#DontLookAway: Sexual harassment 'embedded' in SA film industry
Local film-maker, director and member of Sisters Working in Film and Television (Swift), Tiny Mungwe, said sexual harassment is part of the experience of women in the film industry.
“It’s an industry that has been historically predicated on the exploitation of women’s bodies visually and, as such, the culture has been embedded deeply into the workings of the industry,” she said.
On the other hand, she said there were a lot of women who were taking the lead in the industry and she was hopeful they could turn things around.
“(Sexual harassment) is just a symptom - an indication of a deeper problem - and it is a manifestation of power dynamics and power relations within the industry,” she said.
Mungwe said the vast majority of women working in the film industry, particularly black women, do not enjoy much power “and this makes it very easy to see why sexual harassment is prevalent”.
“Only when we seek to allow women to take leading, creative roles of owning content, writing, directing and producing can we then give women a voice. Sexual harassment cannot be handled as a stand-alone issue without asking where all the women of colour in the forefront of this industry are?”
Pietermaritzburg actress Ayanda Seoka said her personal experience of sexual harassment began at university with certain lecturers, because “the very nature of our studies is personal, hands-on and physical”.
“It kind of leaves room for physical contact, more than other fields of study. There was a lecturer who had a reputation for untoward behaviour with students,” she recalled.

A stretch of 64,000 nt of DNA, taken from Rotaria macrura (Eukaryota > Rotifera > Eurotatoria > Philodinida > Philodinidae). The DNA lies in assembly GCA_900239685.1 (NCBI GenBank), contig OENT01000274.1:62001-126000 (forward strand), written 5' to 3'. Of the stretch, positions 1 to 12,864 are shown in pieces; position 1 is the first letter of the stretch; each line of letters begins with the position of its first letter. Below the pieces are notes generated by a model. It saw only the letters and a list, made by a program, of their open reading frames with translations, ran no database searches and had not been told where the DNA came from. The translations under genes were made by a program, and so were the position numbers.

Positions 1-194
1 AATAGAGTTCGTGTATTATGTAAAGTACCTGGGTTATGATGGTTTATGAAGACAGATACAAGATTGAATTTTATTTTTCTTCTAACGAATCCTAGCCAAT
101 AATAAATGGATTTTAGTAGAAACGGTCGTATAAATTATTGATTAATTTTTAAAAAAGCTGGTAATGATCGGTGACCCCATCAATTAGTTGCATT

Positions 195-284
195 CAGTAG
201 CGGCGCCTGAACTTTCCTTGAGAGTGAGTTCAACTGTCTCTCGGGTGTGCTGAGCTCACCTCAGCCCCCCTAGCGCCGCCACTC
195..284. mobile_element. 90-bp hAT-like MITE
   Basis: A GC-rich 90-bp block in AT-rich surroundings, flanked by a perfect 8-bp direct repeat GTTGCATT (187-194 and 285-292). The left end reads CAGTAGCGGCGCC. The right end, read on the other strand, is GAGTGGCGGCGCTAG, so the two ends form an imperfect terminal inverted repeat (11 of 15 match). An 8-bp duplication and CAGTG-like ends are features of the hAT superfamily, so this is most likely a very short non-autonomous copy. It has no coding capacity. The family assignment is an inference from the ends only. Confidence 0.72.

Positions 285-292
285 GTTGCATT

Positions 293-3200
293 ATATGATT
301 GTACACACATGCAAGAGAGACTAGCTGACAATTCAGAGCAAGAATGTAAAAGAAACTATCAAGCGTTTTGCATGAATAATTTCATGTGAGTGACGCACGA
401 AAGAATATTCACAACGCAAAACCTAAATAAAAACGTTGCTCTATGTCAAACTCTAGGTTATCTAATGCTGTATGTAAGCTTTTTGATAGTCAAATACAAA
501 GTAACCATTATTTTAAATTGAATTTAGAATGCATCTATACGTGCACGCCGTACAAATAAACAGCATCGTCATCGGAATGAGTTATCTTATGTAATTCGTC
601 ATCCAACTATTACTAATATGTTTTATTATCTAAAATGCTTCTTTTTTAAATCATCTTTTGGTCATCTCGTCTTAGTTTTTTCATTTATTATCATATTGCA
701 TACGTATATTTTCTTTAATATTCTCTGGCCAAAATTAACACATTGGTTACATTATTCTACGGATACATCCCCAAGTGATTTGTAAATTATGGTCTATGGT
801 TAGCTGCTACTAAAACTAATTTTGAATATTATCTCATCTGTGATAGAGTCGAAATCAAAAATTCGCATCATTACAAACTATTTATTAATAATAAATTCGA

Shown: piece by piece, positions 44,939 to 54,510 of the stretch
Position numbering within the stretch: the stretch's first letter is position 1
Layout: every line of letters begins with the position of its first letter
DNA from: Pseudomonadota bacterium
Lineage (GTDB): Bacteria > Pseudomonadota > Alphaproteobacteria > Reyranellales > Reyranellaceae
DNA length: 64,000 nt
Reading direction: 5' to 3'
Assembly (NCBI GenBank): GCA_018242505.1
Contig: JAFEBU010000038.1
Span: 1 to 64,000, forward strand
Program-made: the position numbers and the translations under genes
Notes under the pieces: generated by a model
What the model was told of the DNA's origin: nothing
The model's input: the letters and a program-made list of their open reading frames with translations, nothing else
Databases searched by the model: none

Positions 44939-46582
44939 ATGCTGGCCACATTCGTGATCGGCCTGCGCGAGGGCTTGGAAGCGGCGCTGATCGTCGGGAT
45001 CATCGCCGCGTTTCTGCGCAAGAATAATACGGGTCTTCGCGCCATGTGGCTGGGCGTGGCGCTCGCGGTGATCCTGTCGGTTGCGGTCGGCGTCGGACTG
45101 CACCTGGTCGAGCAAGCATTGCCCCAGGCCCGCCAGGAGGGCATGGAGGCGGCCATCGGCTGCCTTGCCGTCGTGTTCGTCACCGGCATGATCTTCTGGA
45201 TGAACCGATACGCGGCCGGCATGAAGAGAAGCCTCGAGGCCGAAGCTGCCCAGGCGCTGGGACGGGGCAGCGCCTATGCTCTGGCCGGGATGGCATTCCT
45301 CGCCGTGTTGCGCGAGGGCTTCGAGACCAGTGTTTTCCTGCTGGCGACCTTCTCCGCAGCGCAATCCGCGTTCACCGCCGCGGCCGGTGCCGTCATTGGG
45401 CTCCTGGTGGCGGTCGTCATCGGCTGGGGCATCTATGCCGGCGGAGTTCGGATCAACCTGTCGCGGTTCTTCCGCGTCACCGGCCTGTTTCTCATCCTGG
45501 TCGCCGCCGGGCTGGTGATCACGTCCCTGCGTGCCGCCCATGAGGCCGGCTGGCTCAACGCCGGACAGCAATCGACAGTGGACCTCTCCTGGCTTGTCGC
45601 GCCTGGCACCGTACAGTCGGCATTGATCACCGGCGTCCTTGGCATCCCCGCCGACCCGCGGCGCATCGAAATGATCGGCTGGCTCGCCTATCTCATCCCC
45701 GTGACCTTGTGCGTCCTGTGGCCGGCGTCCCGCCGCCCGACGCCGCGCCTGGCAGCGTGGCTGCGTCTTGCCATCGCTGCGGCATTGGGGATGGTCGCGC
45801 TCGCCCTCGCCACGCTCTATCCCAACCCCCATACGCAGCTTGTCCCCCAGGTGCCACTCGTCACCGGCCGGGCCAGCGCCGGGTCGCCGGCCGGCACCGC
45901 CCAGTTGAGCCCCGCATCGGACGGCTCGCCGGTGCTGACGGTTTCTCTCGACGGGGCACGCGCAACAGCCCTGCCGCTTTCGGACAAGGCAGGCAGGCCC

This made it hard for students when they had to do exercises in class which entailed taking off their clothes and having the lights off, she said.
As a result, some students felt uncomfortable and dropped out.
“We lost a lot of talented performers. When I’d get home he (the lecturer) would text and he was naturally poetic. I would just not respond. At rehearsals he would ask why I didn’t reply to his texts,” she said.
Because she was not entertaining the lecturer’s advances he dropped her from the lead role and gave her a smaller part instead.
“This particular lecturer did this to many girls. Because he was in a position to make young girls believe he could get them jobs in the industry or believe the claims he made about upcoming projects, they fell prey to his stories and claims. Some of the girls would have sex with him, thinking he could help their careers. In the industry, victims were often afraid to speak out about sexual harassment.”
Seoka said if they talked and complained too much, no one wanted to work with them. She said having organisations like Swift around was a start in dealing with this age-old problem.
More recently she had an encounter off set with a seasoned crew member, who smacked her bottom.
“Luckily I now have an agent who is also a member of Swift. I emailed her about the incident, telling her it had made me uncomfortable. She had a confidential conversation with the production company and it was dealt with.”
She said she spoke up about this specific incident for all those times she had not in the past, for all the other women who had not, and for the women in the future who may find themselves in similar situations. She added that the senior crew member had apologised in writing.
From her conversations with other women on what can be done to curb these incidents, she found that women in the industry need to support each other.
“We need to share information on how to handle these things because most of the time men are in management positions and nothing is said or done by their victims.”
Seoka also highlighted the importance of making men more aware of what constitutes inappropriate behaviour towards female colleagues.
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